• Retirement and Annuity Advisor Jennifer Lang

Retirement Planning Tips for Solo Agers

With record numbers of baby boomers retiring, many new trends are coming into the retirement landscape. Among boomers, there is one growing trend of "solo agers," or those who retired without marrying anyone or having any children. According to the American Society on Aging, around 20% of boomers fit this trend.

If you are a solo ager, here are some questions to ask when planning for your retirement. How you answer these questions can be crucial in helping you enjoy a comfortable and financially confident retired lifestyle.

How is Your Support Network?

As the old Beatles song goes, "I can get by… with a little help from my friends." Everyone will need someone else's help at some point in their lives, especially during retirement.

You may become physically unable to perform household chores at some point (in fact, you are eventually bound to). You may have siblings or other relatives that live in your area that you can turn to. But make sure that you have a support network of some sort after you retire.

That way you will have someone to call on for help if you need it, particularly in situations where you need healthcare.

This is especially true if you have a medical emergency of some sort. You would probably dial 911 first, but you may need someone to look after your home or pets while you are receiving treatment. Your local church may be a good resource for you if you attend one.

What About Your Housing Situation?

Aging-in-place is a much-desired goal for most retirees. However, you might not have any adult children to help you as you progress further in retirement. Because of that, it's worth asking. Is your current home the best place for your retirement life?

Will you be able to meet ongoing needs for property maintenance? What about repairs or major projects like roof replacements? Don't forget the other headaches of home ownership.

Will your home be harder to live in as you age? One consideration is your home's stairs and spaces.

Are they conducive to vehicles for mobility, such as walkers or scooters, if you gradually lose your mobility? Will you be able to obtain assistance from a home health aide -- or other home care services -- as you might require them over the years?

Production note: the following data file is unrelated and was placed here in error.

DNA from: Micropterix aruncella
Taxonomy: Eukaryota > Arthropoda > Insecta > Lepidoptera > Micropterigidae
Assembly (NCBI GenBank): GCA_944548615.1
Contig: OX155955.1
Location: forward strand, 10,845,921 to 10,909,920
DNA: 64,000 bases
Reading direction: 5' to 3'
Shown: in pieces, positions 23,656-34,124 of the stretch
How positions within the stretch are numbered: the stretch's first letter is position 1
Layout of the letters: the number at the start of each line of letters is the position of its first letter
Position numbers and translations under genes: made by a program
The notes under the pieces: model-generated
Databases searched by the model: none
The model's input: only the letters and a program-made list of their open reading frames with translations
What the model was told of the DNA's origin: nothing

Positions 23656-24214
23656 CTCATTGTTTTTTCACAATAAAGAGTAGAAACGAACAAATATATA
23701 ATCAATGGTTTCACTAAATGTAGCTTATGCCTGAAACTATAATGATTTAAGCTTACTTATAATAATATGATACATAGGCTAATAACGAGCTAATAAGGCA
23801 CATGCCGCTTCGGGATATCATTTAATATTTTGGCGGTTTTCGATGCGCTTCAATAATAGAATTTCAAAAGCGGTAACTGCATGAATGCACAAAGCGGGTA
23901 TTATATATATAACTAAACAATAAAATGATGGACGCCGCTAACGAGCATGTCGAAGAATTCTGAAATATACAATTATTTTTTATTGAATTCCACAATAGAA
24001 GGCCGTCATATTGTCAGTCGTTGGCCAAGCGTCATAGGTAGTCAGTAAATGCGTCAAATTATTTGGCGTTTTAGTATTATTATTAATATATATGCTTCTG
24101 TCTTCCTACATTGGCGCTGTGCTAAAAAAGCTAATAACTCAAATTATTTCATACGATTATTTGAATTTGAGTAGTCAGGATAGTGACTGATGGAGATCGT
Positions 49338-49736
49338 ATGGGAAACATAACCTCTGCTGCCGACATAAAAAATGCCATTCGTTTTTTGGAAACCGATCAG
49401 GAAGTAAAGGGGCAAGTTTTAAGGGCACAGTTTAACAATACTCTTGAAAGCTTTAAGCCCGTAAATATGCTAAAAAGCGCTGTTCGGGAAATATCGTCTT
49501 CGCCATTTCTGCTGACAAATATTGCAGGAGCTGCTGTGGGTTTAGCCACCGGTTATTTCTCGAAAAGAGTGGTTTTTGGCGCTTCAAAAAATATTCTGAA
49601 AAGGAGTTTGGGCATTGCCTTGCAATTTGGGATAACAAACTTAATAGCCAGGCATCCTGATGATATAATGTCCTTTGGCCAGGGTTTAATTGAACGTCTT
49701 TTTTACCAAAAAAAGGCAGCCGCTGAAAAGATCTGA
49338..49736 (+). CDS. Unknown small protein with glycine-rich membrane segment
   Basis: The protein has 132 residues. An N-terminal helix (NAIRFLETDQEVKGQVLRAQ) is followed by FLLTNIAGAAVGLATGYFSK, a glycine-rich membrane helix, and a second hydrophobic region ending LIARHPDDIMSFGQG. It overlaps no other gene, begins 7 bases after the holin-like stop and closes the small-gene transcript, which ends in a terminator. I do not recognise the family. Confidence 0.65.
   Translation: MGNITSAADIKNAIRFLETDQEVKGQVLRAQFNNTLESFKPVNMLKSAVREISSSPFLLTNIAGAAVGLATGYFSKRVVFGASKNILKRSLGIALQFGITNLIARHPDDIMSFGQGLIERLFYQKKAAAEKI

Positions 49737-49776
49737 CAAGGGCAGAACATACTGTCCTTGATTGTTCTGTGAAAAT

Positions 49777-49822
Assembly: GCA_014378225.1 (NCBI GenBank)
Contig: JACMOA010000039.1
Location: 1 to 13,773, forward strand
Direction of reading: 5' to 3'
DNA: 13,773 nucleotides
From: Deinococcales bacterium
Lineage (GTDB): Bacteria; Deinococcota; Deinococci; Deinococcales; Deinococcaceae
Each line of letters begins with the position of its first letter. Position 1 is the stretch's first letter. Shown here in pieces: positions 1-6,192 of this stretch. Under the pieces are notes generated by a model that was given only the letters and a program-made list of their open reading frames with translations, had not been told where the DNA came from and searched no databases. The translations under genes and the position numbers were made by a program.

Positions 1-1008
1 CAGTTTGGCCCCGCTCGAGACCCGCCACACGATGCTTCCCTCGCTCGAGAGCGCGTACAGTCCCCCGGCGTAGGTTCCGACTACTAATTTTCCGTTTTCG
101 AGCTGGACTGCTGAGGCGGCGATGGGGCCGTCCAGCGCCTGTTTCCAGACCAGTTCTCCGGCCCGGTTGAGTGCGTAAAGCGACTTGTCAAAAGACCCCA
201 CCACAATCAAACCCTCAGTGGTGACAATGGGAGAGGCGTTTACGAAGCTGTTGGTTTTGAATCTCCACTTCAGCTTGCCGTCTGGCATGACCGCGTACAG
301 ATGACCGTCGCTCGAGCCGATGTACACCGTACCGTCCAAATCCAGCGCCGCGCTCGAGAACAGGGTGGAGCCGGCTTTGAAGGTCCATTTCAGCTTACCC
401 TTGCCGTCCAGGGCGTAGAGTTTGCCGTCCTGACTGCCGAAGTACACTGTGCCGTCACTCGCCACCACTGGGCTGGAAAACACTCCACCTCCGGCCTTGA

All of these are valid questions. If your home doesn't seem feasible, then you might consider retirement living elsewhere.

What Else Matters with Aging-in-Place Decisions?

If you choose somewhere outside your current home, what sort of retirement community will you join? What sort of lifestyle do you hope to pursue in later years? Explore your options now while your health is still strong.

You may not relish the idea of having to move to a new place to live. But if your current residence has narrow stairways and several levels, then you might think about relocating to a one-story home.

You could also buy one of those lift chairs that allows you to sit while you go up the stairs. Another feature might be a walk-in bathtub in your bathroom so that you don't have to climb in and out of it anymore.

You will need to evaluate the costs of making these types of improvements to your home against the cost of relocating to an assisted living center.

Will You Have Enough Income?

Perform a thorough audit of your current spending and future expected retirement spending. Have you accumulated enough money in your portfolio, and savings in general, in order to support your lifestyle expectations?

Estimating how much retirement income you will need can help with your calculations. If you are a little behind the eight ball in what you will need for lifetime income, rev up your savings now.

In just retirement accounts alone, there are "catch-up" provisions that allow you to contribute more money to your retirement plan and accounts. They kick in once you reach age 50 and beyond that.

Don't Forget About Social Security

What if you need to accumulate more savings to retire on? You might consider working for a few more years, then. It can also enable you to delay taking Social Security until you reach the maximum retirement age.

Then, your benefit will be 25% more than if you take Social Security at your